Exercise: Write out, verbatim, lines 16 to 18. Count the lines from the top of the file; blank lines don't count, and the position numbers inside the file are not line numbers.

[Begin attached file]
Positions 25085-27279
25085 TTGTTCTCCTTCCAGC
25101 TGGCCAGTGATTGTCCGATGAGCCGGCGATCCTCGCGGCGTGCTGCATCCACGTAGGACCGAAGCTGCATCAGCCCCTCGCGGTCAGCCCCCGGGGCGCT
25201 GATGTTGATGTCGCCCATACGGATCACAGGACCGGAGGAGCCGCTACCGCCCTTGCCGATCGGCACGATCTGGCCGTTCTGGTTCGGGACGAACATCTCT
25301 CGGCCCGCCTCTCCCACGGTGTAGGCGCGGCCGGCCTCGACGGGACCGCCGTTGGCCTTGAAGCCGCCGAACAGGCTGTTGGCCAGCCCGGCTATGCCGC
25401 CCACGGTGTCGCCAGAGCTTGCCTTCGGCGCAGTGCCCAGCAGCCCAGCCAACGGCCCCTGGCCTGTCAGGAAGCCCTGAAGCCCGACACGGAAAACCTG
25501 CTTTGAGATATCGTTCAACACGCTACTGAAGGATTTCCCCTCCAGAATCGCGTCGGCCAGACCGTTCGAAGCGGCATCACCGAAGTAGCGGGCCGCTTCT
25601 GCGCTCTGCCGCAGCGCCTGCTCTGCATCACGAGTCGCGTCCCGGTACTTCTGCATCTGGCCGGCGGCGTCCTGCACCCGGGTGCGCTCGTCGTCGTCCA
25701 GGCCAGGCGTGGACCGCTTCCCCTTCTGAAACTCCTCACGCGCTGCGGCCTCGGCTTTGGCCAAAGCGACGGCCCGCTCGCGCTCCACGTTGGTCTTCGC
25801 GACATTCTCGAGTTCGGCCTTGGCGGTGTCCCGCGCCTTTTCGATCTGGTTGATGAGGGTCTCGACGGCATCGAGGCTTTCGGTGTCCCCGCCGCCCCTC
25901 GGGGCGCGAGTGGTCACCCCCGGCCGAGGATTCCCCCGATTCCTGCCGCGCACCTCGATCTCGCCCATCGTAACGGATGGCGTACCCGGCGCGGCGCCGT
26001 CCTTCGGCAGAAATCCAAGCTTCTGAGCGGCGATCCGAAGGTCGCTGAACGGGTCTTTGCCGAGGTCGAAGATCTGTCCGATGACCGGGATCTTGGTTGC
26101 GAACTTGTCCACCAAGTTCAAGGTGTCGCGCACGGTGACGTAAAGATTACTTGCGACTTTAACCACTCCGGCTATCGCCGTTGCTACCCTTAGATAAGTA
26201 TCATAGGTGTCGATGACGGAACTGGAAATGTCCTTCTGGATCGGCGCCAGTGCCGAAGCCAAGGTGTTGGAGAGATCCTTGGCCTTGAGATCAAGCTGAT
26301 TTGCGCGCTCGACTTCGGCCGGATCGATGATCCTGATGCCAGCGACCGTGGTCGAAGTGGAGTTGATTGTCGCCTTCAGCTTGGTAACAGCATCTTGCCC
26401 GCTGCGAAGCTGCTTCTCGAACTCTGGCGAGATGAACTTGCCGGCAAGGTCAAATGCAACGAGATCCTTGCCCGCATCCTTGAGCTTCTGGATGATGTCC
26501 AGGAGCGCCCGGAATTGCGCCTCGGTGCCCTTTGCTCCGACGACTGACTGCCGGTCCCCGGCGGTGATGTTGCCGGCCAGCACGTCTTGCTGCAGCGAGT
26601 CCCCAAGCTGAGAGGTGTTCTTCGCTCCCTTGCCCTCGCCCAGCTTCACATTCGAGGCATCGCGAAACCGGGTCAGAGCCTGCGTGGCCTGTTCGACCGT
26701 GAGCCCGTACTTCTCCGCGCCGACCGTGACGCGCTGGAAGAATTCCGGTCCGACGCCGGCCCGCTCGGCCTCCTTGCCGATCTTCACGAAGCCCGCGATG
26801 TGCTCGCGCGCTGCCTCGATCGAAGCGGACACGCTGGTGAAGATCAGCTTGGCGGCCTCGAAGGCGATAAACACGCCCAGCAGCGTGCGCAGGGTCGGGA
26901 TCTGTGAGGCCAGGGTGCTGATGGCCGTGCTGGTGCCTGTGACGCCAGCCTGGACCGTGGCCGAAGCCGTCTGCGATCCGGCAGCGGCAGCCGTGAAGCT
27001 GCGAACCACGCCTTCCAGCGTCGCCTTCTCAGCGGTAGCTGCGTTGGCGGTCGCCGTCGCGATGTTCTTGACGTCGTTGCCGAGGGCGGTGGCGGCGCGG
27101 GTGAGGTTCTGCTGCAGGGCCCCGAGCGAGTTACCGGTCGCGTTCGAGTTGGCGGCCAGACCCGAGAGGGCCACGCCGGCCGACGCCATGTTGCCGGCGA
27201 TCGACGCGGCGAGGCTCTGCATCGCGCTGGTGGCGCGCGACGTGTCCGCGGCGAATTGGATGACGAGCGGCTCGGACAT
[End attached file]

26401 GCTGCGAAGCTGCTTCTCGAACTCTGGCGAGATGAACTTGCCGGCAAGGTCAAATGCAACGAGATCCTTGCCCGCATCCTTGAGCTTCTGGATGATGTCC
26501 AGGAGCGCCCGGAATTGCGCCTCGGTGCCCTTTGCTCCGACGACTGACTGCCGGTCCCCGGCGGTGATGTTGCCGGCCAGCACGTCTTGCTGCAGCGAGT
26601 CCCCAAGCTGAGAGGTGTTCTTCGCTCCCTTGCCCTCGCCCAGCTTCACATTCGAGGCATCGCGAAACCGGGTCAGAGCCTGCGTGGCCTGTTCGACCGT